Three out of five social media site visitors surveyed said they do not pay attention to ads on the site.
Users are not satisfied with portals and search engines and social media networks as the proliferation of advertising is diminishing the customer experience, according to a new study released by ForeSee.
The American Customer Satisfaction Index’s (ACSI) E-business report gave search engines, social networks, and online news and information websites a collective satisfaction grade of 71.3 out of 100.
According to the study, customer satisfaction with e-business has tumbled to its lowest score since 2003, while 22% of search engine visitors cited advertisements as what they liked least about the site.
Three out of five social media site visitors surveyed said they do not pay attention to ads on the site, and one in five said ads interfere with their experience.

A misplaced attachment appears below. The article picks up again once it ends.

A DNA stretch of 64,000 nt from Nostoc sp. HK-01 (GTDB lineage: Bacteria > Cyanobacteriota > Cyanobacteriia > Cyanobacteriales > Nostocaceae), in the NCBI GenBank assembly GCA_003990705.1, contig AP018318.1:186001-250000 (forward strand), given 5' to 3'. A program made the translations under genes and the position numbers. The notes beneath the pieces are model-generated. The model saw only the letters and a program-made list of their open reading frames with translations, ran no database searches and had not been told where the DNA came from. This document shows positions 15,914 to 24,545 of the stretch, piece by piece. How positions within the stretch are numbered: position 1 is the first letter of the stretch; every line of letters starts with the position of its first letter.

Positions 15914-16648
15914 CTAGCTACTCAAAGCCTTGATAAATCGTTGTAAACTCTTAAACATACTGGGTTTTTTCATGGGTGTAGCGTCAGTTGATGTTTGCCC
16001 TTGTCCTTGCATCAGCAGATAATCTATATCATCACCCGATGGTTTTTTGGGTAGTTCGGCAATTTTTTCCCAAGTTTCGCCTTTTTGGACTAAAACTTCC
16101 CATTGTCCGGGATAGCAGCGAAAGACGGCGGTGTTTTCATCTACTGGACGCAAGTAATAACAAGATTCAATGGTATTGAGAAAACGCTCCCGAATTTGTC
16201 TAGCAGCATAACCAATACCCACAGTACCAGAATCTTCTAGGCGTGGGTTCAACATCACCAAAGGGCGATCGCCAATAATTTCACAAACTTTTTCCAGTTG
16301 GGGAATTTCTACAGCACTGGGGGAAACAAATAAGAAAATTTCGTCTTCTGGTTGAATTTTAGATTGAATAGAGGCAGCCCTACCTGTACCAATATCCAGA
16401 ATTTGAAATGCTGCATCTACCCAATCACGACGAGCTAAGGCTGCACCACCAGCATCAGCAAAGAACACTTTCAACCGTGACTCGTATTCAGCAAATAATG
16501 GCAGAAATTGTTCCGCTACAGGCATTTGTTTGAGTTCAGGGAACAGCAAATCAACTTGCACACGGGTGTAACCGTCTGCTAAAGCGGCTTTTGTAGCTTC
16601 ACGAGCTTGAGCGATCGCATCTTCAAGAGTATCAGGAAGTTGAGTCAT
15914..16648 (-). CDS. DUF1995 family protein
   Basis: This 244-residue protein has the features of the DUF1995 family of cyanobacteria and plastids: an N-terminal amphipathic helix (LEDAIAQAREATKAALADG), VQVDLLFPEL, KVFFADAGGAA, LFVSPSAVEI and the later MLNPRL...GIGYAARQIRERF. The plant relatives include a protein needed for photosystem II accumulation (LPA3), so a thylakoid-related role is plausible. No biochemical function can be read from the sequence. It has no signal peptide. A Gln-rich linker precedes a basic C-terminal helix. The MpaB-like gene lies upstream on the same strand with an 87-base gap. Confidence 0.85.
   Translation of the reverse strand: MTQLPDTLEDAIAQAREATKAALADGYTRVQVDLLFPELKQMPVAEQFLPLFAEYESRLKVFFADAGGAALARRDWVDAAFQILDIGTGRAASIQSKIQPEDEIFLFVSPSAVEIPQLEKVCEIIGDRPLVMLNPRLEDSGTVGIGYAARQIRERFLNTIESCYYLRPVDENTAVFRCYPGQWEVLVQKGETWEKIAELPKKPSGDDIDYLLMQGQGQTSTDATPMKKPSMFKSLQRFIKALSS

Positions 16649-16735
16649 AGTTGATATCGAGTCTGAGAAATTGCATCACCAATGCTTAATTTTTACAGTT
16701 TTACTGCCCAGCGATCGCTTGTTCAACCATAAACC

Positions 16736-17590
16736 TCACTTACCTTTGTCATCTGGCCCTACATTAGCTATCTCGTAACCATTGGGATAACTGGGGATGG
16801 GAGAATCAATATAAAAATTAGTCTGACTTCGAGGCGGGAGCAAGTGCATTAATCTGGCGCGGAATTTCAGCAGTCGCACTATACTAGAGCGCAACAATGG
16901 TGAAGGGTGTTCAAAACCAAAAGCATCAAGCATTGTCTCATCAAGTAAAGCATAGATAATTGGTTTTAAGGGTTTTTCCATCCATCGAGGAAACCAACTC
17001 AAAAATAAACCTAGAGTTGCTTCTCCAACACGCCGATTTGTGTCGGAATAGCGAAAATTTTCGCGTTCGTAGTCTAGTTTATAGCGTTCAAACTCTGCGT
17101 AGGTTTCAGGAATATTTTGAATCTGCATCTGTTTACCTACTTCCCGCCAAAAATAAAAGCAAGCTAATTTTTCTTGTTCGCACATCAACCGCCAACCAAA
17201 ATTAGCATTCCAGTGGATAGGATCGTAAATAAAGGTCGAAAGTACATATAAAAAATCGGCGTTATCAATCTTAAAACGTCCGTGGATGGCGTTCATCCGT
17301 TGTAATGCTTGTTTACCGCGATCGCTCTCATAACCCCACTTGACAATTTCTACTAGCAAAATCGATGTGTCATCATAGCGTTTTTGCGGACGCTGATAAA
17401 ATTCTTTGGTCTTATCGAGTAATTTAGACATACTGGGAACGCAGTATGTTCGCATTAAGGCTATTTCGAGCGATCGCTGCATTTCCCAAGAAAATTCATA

ForeSee president and CEO, Larry Freed, said advertising may be the necessary evil of e-business.
"Most e-businesses begin as a free service to gain traction with consumers and increase market share, but eventually they need to find a way to monetise their business. Unfortunately, consumers generally perceive the increase in advertising as detracting from their online experience," Freed said.
ForeSee said the decline in e-business is largely due to falling customer satisfaction with search engines and portals, the largest category of the sector.
Google remains the most satisfying search engine, despite a 6% slide to a score of 77, followed by its rivals Bing and Yahoo at 76 with a decline of 6% and 3%, respectively.
MSN and AOL were at fourth and fifth places with scores of 74 and 71, while the aggregate of smaller portals and search engines like GoodSearch and MetaCrawler dive 13% to 70.
Social media network’s satisfaction index dropped 1.4% to 68 out of 100 and Wikipedia retained its top position with an unchanged score of 78.